JEN will continue to assist those people going through hardships, and seeking for a better life.

Za'atari Blanket
Za'atari Blanket
Za'atari Staff Meeting
Za'atari Staff Meeting
Dec 27, 2017

Final Workshop: Creating Hazard Map

Creating hazard map by participants
Creating hazard map by participants

It has been8yearssincethecivilwarwasoverinSriLanka.You can still see the impact of war especially in the Northern Province of Sri Lanka where the front line was located. For the past 5 years, JEN has been supporting the local people to rebuild their lives, and 2017 is the final year for these projects. The final project focuses on disaster prevention and mitigation in order to develop the local people’s knowledge of how to recover from a disaster by themselves.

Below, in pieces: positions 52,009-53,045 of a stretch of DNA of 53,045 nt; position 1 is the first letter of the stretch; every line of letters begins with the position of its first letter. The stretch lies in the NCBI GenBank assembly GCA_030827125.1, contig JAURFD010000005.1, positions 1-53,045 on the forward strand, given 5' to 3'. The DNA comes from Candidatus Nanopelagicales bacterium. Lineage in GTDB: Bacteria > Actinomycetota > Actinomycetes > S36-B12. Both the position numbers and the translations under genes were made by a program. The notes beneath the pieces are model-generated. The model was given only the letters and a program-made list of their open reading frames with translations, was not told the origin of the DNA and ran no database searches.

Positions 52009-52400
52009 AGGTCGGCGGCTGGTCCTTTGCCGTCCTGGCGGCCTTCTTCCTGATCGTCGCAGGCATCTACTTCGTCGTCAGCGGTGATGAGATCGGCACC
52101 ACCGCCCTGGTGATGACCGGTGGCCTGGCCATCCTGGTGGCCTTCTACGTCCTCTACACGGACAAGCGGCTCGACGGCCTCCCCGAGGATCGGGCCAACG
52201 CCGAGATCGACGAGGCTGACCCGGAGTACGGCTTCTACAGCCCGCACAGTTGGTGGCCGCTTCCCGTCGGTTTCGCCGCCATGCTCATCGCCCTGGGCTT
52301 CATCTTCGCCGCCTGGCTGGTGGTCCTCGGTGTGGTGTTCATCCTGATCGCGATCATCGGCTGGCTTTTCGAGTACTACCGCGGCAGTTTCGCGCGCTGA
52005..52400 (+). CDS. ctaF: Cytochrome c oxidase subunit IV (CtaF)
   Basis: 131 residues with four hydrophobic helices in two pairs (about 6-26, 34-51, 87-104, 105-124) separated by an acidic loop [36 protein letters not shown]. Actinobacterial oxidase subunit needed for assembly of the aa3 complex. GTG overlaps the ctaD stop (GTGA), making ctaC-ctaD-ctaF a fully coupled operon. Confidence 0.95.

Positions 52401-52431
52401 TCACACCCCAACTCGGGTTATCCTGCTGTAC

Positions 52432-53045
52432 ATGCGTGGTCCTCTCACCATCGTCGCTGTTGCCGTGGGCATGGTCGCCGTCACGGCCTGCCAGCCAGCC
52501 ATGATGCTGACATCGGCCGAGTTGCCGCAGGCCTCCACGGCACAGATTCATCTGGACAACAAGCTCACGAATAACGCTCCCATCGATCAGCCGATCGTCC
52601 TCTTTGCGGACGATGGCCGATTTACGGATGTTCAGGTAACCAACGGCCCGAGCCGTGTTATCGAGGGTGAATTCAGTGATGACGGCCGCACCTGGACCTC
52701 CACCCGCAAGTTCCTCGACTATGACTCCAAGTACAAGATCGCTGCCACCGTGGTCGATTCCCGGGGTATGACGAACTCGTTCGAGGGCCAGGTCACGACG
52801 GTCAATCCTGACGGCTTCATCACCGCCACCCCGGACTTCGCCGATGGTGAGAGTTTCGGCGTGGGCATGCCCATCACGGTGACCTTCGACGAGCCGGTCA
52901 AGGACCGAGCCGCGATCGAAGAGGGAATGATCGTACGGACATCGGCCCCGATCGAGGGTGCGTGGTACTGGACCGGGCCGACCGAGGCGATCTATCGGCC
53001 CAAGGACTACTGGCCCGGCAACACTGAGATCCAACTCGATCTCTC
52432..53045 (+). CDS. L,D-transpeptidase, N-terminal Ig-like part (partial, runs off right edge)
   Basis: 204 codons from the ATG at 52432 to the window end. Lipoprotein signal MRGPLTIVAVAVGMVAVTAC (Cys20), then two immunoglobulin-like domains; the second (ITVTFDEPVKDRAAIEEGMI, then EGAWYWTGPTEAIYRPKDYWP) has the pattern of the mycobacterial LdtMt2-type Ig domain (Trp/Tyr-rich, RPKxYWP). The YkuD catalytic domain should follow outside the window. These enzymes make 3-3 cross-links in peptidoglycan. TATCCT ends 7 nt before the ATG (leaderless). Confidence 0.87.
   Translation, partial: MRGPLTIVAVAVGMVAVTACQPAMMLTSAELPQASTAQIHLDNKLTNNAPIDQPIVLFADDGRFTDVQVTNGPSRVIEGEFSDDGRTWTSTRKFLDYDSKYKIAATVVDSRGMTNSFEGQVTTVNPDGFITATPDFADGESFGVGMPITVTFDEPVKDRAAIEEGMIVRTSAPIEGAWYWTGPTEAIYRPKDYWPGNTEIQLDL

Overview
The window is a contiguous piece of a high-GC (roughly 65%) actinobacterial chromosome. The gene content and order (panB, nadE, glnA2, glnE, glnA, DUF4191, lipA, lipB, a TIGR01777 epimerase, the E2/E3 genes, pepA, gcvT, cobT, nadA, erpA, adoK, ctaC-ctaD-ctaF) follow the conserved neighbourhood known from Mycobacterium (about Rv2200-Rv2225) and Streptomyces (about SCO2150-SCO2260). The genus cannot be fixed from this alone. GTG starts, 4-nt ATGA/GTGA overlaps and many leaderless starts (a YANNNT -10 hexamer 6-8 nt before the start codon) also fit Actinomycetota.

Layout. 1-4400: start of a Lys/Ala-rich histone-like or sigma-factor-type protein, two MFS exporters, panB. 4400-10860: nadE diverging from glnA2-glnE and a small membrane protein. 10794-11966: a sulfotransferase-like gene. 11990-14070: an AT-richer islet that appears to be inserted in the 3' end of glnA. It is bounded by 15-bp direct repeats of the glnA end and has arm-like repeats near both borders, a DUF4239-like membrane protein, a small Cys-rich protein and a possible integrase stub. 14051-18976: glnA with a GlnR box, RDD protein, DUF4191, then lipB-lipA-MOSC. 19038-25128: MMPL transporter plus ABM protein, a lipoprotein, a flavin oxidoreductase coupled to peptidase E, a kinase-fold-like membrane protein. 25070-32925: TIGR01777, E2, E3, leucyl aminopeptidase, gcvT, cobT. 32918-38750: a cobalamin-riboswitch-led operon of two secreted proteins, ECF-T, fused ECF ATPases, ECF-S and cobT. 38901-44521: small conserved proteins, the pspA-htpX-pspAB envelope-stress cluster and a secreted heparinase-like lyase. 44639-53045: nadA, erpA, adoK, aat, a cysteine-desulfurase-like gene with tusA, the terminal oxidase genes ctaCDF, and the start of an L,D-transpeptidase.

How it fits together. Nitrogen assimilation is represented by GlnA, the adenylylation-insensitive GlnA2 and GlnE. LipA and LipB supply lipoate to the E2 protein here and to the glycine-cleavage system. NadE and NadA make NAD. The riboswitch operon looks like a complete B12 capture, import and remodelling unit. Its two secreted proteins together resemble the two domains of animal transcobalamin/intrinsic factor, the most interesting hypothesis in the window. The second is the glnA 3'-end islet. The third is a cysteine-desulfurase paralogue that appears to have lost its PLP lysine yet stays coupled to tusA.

JEN held the final workshop. The workshop’s content is creating hazard map by each household of beneficiaries. In the workshop, they reviewed the leaning from the last workshop which includes what kinds of disaster occur in Northern Province of Sri Lanka, checking the last time homework: where is the toilet, doors and evacuate roots in your house, and then introduced created Community Disaster Management Committee. After the review and introduction, all participants started creating the map.

Each participant confirmed his/her house in the village map, and then wrote participants’ houses, their neighbors’ houses, schools, religious buildings or any other public spaces, and shops. Moreover, they wrote down the wells, open channel and water reservoir tanks which might cause of disaster.